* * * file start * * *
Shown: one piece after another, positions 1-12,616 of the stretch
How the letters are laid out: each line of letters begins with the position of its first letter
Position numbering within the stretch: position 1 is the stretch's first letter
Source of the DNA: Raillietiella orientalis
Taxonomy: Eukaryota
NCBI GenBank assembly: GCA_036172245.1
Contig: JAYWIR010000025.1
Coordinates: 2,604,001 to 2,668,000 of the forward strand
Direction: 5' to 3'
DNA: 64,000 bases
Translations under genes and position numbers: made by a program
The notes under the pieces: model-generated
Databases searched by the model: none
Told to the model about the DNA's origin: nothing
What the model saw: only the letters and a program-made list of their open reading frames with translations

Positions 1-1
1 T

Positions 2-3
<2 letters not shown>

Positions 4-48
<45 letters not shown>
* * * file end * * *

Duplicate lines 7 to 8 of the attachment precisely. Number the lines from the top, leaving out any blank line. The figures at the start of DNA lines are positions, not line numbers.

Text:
Contig: JAYWIR010000025.1
Coordinates: 2,604,001 to 2,668,000 of the forward strand